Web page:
Timothy Ericson remembers well the time he spent volunteering and thus helping to steer Paris’s bike sharing program Velib, one of the first of its kind in the world.
It gave him and his buddy Jason Meinzer intimate knowledge of the mechanics of the bike sharing model.
Something clicked for the two friends, who realized that carbon credits, which can be sold in an open market to companies that hope to reduce their carbon footprint, factored in to it somehow.
When they came home in 2007, they founded CityRyde, a software company that provides bike sharing programs with fleet-management capabilities and soon, the ability to track carbon reduction provided by bike travel and sell those credits.
In December, the company was awarded with a contract to provide its bike-share management software Spark for Drexel University’s bike sharing program.
It was the third university to begin using the software, a press release reports.
But now, the company is close to hearing back about a pivotal international certification which could dramatically alter that contract list.
According to Timothy Ericson, the company’s CEO and co-founder, the company is banking on a accreditation from the Voluntary Carbon Standard, which would give it authority to measure carbon credits saved by bike sharing programs in order to sell them back to the carbon credit market, which could give CityRyde an edge in the U.S. as the first company to do so.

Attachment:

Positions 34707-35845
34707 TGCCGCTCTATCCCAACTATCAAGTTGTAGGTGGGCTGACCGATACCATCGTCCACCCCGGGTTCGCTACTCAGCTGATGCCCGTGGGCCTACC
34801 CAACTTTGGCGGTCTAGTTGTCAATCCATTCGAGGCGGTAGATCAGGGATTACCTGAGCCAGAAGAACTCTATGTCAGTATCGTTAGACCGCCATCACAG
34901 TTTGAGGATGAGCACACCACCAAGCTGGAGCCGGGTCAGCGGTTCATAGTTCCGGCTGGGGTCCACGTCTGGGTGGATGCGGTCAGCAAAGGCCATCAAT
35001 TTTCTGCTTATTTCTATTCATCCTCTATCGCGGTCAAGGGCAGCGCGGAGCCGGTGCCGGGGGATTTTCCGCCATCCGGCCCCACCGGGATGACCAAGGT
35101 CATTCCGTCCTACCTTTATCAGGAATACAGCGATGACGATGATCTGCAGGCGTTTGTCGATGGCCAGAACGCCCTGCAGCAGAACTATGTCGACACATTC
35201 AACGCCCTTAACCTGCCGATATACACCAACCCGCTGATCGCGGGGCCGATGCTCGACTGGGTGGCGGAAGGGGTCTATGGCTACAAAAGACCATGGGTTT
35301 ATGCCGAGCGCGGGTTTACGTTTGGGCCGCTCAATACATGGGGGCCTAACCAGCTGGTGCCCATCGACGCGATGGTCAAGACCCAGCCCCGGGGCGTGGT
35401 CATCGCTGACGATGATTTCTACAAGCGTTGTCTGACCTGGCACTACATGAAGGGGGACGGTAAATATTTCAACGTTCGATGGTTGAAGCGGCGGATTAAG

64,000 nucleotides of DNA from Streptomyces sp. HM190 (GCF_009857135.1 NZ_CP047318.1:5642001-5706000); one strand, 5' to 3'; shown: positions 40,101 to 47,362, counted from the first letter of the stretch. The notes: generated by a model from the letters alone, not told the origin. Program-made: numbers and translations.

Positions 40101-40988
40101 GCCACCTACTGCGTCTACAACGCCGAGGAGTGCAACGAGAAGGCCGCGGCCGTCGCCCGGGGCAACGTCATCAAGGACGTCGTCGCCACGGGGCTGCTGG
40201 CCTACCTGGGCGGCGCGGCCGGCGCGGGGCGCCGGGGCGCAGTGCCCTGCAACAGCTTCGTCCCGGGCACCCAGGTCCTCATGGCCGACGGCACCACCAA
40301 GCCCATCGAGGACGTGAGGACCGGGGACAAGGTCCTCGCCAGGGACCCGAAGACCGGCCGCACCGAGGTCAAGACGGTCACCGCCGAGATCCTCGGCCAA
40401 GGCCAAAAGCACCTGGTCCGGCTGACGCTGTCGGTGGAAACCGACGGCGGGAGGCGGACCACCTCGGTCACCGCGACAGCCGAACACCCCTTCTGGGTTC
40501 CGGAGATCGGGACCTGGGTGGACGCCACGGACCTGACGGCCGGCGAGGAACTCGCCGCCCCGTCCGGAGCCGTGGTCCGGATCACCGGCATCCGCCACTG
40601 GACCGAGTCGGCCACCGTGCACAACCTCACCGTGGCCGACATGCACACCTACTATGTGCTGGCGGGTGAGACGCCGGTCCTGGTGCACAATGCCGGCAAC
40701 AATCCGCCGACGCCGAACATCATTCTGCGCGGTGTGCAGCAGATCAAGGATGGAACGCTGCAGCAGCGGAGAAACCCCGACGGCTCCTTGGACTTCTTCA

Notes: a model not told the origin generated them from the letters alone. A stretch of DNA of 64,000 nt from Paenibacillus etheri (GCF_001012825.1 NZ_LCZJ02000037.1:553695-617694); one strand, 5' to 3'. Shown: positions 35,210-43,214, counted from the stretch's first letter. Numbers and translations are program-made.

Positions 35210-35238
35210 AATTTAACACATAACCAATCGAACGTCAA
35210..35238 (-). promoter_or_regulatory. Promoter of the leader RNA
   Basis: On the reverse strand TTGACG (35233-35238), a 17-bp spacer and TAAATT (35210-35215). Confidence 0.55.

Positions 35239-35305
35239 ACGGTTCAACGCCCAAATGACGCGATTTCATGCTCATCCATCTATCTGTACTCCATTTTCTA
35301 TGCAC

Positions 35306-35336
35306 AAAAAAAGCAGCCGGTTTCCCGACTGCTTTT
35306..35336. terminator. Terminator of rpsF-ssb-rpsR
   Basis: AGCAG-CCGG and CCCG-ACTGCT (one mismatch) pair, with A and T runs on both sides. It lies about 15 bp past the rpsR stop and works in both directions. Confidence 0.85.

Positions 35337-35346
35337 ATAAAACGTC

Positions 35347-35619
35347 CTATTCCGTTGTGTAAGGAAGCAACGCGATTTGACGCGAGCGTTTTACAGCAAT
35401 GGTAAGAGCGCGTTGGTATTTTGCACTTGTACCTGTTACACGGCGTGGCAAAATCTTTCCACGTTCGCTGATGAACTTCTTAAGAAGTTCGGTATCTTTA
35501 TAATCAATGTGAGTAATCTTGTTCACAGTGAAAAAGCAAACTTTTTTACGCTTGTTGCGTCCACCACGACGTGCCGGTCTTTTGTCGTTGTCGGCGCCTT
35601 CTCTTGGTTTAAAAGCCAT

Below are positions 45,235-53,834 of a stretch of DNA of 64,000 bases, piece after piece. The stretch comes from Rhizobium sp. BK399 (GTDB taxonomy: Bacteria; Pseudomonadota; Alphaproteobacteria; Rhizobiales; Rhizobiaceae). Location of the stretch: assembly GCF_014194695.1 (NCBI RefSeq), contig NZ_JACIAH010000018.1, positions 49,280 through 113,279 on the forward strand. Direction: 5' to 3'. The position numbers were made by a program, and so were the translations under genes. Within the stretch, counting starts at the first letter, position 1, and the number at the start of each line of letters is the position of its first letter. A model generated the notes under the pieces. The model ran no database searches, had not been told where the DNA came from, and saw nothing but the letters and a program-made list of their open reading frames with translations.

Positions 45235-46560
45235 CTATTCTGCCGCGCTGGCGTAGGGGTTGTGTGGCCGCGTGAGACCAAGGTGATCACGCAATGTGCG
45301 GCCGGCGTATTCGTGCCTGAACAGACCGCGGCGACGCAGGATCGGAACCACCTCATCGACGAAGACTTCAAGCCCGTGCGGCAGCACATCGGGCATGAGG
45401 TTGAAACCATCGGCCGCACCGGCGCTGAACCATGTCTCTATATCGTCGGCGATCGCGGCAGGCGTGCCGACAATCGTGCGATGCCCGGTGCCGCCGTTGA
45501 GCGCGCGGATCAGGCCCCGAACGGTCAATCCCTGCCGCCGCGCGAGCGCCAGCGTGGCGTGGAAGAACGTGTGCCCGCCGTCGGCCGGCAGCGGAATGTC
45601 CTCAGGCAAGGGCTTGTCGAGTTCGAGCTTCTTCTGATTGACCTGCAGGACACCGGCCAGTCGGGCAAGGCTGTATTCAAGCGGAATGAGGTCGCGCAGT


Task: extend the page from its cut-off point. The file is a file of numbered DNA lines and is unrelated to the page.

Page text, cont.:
Ericson says that the word on that certification could be coming in just a few weeks.
Last summer, the company received a $25,000 investment from Ben Franklin Technology Partners to develop Inspire, the software brand which will help bike sharing companies monetize carbon credits. Currently, the company, which is located in the Baiada Center, Drexel’s business incubator space, has a handful of employees.
For now, the company consults with bike sharing programs to help raise funds until it can get a foothold in the U.S. with the accreditation.